Playing Jazz Guitar
All accomplished jazz musicians have a thorough knowledge and understanding of chords and scales, and you will need this too if you want to want to progress with this most demanding of musical styles. Most jazz tunes are based around extended chords (sevenths, ninths. 11ths and 13ths) so make sure you know how to play these all over the fingerboard. Jazz composers also like to raise or lower the fifth and ninth intervals in chords to create more colour within a piece, so it is a good idea to leam these chords as well. Another jazz trick is chord substitution, which is often done by taking a chord with a dominant seventh note, and replacing it with another chord with a root note a tritone (a flattened fifth) higher - for example, substituting a D-flat 7 chord for a G minor chord.
|| C | Am | Dm | G ||
|| Cmaj9 | Am11 | Dm9 | G13 ||
|| Cmaj9 | Am7#5 | Dm7b5 | G 7#5#9 ||
|| Cmaj9 | Eb7 | Ab9 | Db13 ||
Try playing through these examples of jazz chord extensions, substitutions and altered jazz chords.
Jazz Chord Progression
The most common chord progression in jazz is the II-V-I. which uses chords based on the second, fifth and first notes
of the major scale respectively. The II chord is a minor 7 chord, while the V is a dominant 7 and the I is a major 7
chord. So in the key of C. the basic II-V-I progression is Dm 7. G 7. CMaj7. You should familiarize yourself with this
chord progression in different keys and in different positions on the fingerboard.
Improvisation in Jazz
Jazz soloing involves a fair degree of improvisation, and to do this you will need to know a variety of scales and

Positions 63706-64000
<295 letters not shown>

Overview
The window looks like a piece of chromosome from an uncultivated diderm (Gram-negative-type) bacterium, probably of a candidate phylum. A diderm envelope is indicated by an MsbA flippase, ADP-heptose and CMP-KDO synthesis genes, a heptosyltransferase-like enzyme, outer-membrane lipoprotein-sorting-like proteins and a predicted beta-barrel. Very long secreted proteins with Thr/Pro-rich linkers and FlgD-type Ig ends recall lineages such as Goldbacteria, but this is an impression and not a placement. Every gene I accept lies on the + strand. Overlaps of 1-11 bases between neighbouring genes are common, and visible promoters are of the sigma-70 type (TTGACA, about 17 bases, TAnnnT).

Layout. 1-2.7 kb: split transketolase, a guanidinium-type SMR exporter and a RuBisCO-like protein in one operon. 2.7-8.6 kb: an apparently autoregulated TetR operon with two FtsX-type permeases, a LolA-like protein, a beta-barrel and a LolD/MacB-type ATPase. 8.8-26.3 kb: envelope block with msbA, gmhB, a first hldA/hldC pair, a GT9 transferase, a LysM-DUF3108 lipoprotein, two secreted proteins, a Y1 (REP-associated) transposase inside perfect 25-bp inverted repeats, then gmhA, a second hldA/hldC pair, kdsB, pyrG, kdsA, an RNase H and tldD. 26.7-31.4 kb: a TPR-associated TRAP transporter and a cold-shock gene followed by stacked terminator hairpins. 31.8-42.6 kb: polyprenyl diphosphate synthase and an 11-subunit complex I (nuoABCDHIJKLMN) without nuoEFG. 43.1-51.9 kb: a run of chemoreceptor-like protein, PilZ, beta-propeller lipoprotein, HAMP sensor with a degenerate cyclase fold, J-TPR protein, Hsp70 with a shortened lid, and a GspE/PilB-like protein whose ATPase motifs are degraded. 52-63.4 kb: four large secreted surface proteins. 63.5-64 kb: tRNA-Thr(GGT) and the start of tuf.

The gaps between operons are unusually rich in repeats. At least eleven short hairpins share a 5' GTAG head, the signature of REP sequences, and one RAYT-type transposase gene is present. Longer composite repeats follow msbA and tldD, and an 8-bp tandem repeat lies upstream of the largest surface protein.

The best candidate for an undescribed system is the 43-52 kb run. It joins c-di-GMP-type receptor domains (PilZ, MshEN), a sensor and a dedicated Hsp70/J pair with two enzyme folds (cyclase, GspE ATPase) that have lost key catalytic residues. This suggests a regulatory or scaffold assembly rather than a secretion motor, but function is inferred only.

understand which chords they complement All the major scale modes can be used, but the Dorian. Mixolydian and Ionian
modes are of particular importance as they complement the minor 7. dominant 7 and major 7 chords and extensions that
are so frequently used in jazz. Most jazz tunes also feature key changes, so the big challenge in jazz improvisation
is to play over these changes without interrupting the melodic flow of a solo.
Other scales featured in jazz improvisation include the melodic and harmonic minor scales, the whole tone scale,
the diminished scale and the chromatic scale. The latter is often used as it contains notes outside the key scale,
which can be used to create extra tension in a melody or solo.
Chromatic notes are usually played briefly in phrases that resolve on to key notes, although they can also be
sustained to create more tension in the music
Improvisation within a set piece is best approached by starting with the basic melody of a tune and playing around with
variations of it. You should also jam regularly with other musicians as this will make you comfortable with playing over
different chord progressions. Start with simple progressions that allow you to improvise with one or two scales, and then
work at jamming over key changes. If you like a real challenge, you can also try ‘free improvisation' - trying to create
music on the spot with other improvisers without any obvious chord progressions or grooves.
Another important jazz-guitar skill you should work on is 'comping' - playing chord progressions as an accompaniment while others improvise.
When you're comping, try substituting different chords and using different strum patterns to create more harmonic and rhythmic interest
The challenge here is to make the rhythm section sound as cool and varied as possible without losing the underlying groove.